It’s a well-regarded book; in general, but also by reviewers I follow.  I like westerns, though I haven’t read that many of them. I like dark comedy. I didn’t think that my expectations were overly-high. I was definitely looking forward to some quirkiness. So, what’s the deal? I’ve spent a couple days trying to figure that out.

II.

I *did* like the voice. Eli Sisters’ narration evokes the time and the place. The first half of the book is part picaresque and part travelogue. It was Eli’s storytelling that kept me reading despite my reservations.

I did realize that I’m not much of a fan of picaresque novels. Actually, I haven’t read many of them. I don’t have anything against lower-class or below-the-law characters, but there is sort of an aggressive grayness to the characters and situations. For example, in the above blurb, seeing Eli and Charlie as traumatized young men is important to the narrative, but I’ve never found that lacking in the supposedly white-hat/black-hat westerns I’ve read.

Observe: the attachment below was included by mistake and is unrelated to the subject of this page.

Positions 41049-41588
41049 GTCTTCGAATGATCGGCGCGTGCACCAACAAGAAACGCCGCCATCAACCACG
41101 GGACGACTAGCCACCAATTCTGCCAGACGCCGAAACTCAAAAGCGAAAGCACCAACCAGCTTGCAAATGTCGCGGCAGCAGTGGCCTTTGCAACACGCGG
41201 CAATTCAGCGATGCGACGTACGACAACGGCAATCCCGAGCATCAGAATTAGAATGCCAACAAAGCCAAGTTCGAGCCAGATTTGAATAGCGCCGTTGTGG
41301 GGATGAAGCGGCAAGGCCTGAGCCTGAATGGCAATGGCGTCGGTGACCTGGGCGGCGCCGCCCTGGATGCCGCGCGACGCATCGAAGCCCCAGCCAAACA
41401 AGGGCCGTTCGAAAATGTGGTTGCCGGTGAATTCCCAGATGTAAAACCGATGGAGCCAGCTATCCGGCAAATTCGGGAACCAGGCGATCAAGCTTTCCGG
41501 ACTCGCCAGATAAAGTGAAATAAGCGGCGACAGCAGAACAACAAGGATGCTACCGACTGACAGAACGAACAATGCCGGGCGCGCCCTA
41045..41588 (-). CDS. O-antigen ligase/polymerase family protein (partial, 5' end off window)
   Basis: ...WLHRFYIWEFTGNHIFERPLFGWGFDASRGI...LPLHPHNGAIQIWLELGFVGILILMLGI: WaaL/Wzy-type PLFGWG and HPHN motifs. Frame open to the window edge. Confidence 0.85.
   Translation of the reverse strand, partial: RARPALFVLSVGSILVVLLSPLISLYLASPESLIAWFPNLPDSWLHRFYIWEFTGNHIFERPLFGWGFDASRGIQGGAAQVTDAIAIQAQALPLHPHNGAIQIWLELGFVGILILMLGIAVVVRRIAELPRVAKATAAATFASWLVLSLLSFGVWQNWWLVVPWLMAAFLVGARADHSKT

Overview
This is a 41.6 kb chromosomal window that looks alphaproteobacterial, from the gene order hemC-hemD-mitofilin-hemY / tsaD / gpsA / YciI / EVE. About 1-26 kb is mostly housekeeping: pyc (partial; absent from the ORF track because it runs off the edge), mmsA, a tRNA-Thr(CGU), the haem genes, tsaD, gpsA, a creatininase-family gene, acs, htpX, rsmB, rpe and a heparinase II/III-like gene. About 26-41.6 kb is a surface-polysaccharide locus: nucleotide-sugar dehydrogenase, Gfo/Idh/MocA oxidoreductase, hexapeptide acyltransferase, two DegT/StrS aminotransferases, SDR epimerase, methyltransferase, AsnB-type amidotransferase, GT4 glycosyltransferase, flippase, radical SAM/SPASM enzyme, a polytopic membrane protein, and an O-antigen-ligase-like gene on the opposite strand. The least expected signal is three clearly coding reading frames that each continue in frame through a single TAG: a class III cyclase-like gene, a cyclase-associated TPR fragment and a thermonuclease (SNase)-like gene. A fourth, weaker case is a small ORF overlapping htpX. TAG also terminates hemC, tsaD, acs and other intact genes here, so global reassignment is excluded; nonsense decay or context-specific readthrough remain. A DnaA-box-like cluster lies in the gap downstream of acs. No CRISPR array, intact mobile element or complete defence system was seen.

III.

Eric and I have had some long talks about what makes good plot. If readers want to be surprised by a book, why do formulaic books work? How can you reread a book and still enjoy it? I think there’s a line that needs to be walked between being predictable and offering up the unexpected.

Honestly, at most points in The Sisters Brothers, I had no idea what was going to happen next. That’s not a bad thing. But even at the end, I didn’t know what was going to happen next. No. Clue. And that didn’t work for me. There was very little payoff for most of the quirky elements. I half expected an ending similar in style to The Departed, but no. Also, almost every event held the same weight. Crazy prospector with a chicken? Bead-stringing witch? Tooth powder? All are of seemingly equal importance to the narrative.

So, there it is. Now, on the plus side, I did finish this book and it’s given me a lot to chew on. That is worth something.

Publishing info, my copy: Kindle ebook, HarperCollins (Ecco), 2011
Acquired: Dec. 21, 2014, Amazon
Genre: literary western

Review ~ Territory

Cover via Goodreads
Look! My Own Damn Book!

Territory by Emma Bull

Just as legends and fragments of history from ancient Britain became the Arthurian tales we know—the story of Wyatt Earp, Doc Holliday, the Clantons and others, told and retold in innumerable stories and dramatizations, has became a great American myth.